The property is located on North End Way close to Jack Straw’s Castle, an iconic Hampstead pub that’s now also been refashioned into apartments (which sounds a lot more grand than simply saying “a bunch of flats”).

_MG_0278The Hill Garden, pergola and summer pavilion are open to the public and are a legacy of soap maker and philanthropist, William Hesketh Lever (1851-1925), 1st Viscount Leverhulme, who lived and died in The Hill House having purchased it in 1904.

Lever made extensive modifications and additions to the house, including a ballroom and art gallery. He also bought and demolished two neighbouring houses, then called in architect Thomas Mawson to design the grounds for his extended estate.

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Mawson’s pergola

Earth from tunnels being excavated for the Northern Line was hauled by cart up to Hill House and used to raise the gardens and also infill the base of the colonnaded Pergola Walk that links the formal gardens beside the main house with the more private lower garden and pond. This grand project continued until Lever died in 1925, by which time the mansion had 60 rooms and the Hill Garden was well established.

Those benches in their various shady nooks are absolutely perfect for a sunny afternoon’s reading. Late spring into early summer is a fabulous time to visit as this is when the wisteria, rambling roses and jasmine adorning the Pergola and the elevated Walk are at their finest. Autumn offers other golden moments.

Whenever I’m in London, no matter what time of year, I always try to spend a few quiet hours here, both to relax and in memory of the marvellous man who shared his little secret. I invite you to do the same

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The secret is out ! Where you’ll find it

 

Not quite like it used to be ….

Air-Afrique-Africa-Travel-Giclee-70011Travel has never been more readily available to more folks than it is today. Technology has shrunk our world while also, in so many ways, helped make getting around the planet a lot more affordable and easier. But somehow, en route, the vital essence of travel – that sense of wonder – seems to have got diluted.

Simply put, it ain’t like it used to be ….

Browsing through a stack of magazines from the 1940s and 1950s I was amazed to see the high number – and top quality – of travel ads. I was thrilled by the beautiful artwork and intrigued by that fact that elements of design now classified as vintage still manage to evoke a sense of seduction and promote the desire of longing.

Is this reaction simply nostalgia weaving its subtle magic on my sensibilities? Has sentiment smudged my judgement? Or is it that travel, simply by becoming commonplace, has lost some of its allure? Look at these wonderfully vibrant examples and see what you think. Is travel sold quite so stylishly nowadays? juan les pins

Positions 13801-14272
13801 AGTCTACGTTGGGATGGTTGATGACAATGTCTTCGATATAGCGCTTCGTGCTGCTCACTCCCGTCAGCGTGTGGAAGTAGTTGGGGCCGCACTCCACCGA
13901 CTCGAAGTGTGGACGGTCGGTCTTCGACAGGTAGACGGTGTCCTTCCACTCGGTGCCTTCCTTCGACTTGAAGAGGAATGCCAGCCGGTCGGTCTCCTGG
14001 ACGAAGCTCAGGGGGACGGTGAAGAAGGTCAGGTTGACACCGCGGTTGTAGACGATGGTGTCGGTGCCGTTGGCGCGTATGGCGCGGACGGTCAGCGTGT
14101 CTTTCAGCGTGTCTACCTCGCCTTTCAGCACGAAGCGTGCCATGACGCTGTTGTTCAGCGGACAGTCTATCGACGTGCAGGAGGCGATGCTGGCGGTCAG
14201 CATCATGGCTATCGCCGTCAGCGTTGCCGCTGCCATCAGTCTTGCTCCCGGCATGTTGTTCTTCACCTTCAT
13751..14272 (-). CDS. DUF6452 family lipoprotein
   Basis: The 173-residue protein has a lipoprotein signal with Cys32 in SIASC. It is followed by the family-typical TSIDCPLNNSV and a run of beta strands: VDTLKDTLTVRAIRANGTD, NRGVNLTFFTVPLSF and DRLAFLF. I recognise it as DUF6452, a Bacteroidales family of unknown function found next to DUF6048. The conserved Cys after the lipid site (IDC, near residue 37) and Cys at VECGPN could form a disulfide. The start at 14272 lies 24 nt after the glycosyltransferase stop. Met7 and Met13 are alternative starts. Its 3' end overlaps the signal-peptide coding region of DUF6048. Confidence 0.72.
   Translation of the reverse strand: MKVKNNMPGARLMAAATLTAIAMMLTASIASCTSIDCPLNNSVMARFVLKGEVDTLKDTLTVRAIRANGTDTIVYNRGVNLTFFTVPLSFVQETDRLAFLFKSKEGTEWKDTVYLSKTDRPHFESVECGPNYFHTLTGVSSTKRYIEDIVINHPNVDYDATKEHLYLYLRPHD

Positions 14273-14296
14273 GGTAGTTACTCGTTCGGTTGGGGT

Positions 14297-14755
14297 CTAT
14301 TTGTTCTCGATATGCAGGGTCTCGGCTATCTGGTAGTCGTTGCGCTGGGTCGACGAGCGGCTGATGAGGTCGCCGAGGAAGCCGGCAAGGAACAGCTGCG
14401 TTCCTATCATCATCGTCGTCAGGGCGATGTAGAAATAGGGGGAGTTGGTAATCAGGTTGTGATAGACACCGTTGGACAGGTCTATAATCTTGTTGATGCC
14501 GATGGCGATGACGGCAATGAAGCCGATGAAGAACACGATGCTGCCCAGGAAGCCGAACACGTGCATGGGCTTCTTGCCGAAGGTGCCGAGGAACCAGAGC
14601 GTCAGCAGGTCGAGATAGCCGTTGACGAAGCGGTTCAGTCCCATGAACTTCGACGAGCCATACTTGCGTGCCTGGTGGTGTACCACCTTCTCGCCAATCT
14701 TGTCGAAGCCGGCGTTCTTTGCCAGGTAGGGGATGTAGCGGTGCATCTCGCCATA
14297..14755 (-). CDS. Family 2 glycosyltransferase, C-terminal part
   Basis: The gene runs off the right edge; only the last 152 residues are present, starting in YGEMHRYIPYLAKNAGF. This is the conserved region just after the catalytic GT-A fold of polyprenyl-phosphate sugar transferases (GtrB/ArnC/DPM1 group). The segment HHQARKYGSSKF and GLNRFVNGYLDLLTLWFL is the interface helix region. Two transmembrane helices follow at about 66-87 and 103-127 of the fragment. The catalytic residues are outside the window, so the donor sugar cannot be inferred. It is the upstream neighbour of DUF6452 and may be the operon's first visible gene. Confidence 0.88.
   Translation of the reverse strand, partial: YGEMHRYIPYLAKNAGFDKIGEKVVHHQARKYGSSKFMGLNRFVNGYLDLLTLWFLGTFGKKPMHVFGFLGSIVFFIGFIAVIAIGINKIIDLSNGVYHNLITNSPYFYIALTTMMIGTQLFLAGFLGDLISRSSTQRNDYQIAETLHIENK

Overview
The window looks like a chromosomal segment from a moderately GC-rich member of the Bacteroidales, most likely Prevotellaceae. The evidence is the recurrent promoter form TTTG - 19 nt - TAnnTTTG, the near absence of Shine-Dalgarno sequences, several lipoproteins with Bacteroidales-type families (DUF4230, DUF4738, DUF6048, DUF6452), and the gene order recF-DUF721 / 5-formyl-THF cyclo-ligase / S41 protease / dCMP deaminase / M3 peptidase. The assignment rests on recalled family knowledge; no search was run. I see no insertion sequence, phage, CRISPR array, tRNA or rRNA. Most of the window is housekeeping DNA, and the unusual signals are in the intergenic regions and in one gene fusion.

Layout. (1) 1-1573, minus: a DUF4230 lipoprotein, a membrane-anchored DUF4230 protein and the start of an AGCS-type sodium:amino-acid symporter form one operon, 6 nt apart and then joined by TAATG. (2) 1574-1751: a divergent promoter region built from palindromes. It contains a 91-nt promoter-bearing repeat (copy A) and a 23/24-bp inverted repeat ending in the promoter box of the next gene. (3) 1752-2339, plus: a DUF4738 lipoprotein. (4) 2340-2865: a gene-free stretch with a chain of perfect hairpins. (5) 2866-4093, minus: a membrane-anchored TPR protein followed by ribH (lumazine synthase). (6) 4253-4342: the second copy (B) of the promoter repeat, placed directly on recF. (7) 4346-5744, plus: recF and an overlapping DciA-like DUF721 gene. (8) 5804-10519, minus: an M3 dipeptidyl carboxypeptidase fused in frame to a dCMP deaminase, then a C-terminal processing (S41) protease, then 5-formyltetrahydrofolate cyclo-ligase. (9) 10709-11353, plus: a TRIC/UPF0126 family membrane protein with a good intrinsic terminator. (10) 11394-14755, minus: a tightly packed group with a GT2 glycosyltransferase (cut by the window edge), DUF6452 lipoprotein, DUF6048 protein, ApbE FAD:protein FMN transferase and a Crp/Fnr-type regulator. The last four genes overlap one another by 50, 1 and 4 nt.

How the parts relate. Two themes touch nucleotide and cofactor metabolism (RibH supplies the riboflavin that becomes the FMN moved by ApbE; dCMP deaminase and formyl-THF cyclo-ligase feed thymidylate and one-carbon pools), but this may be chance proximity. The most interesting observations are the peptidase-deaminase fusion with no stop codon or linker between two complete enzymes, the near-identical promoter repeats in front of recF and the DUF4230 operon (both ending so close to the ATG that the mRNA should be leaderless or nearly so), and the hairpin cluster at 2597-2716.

Beyond the humour depicted in some vintage scenes  – can you imagine being carried up Hong Kong’s Victoria Peak today in the manner as shown in the poster? – the sheer brilliance of the art direction more than half a century ago is such that many of these vintage travel posters are far more imbued with a sense of escape, awe and inspiration than many of their modern day counterparts with all the technology at their disposal. A case of less is more?cerviniaposter hongkong

If you find images like these strike a chord then you may appreciate a handsome tome by Taschen (see below) which covers a century of advertising designed to cajole us to immediately drop everything and go globe totting. The book is available from Amazon.     taschen 20 years

Taking it to the streets

IMG_0057 (1 of 6)Food is always with easy reach on the streets of Vancouver, which may well be the food cart capital of the free world. My home town Sydney has followed slowly in its BC cousin’s footsteps in recent years and now has about eight trucks around town. In Vancouver there seems to be one on just about every corner.

James Iranzad, former president of the Street Food Vancouver Society, says the food revolution that’s swept his city began with mayor Gregor Robertson’s drive to improve food choices beyond the staple hot dogs and popcorn: “to provide something more reflective of Vancouver’s ethnic diversity”.

Legislation allowing the expansion of colourful, tasty sidewalk dining was passed in 2010 and an expert panel now assesses all vendor applications. “It’s all about great food under 10 minutes and under $10”, says James.

There are more than 100 vendors, carts and trucks registered but not all are operating. Those that are can be most easily tracked down using the Street Food Vancouver smartphone app. IMG_0044 (5 of 6)

Most carts have fixed spots around the city’s core, particularly along Robson and Burrard streets, and these carts do an especially brisk lunchtime trade as hungry workers stream out of the surrounding office blocks.

Mobile food trucks can’t operate within the Downtown area but have the advantage of being able to pitch at prime suburban locations including beaches and provide food at events and private functions.

The food cart style of casual, impromptu munching seems to suit the times and everyone’s tastes. It’s popular enough that, at one time, it prompted some entrepreneurs to offer an “Eat your Cart Out” city tour during which punters sank their teeth into a range of sidewalk dishes such as slow-smoked pulled pork sandwiches, pan-Asian tapas, bacon every-which-way, short ribs, soups, tuna tacos, hot smoked salmon sandwiches, perogy, pupusas and fajita wraps. Burp! IMG_0021 (6 of 6)

* There is currently a “World’s Best Food Truck Tour” available weekdays at 11am through Tour Guys Vancouver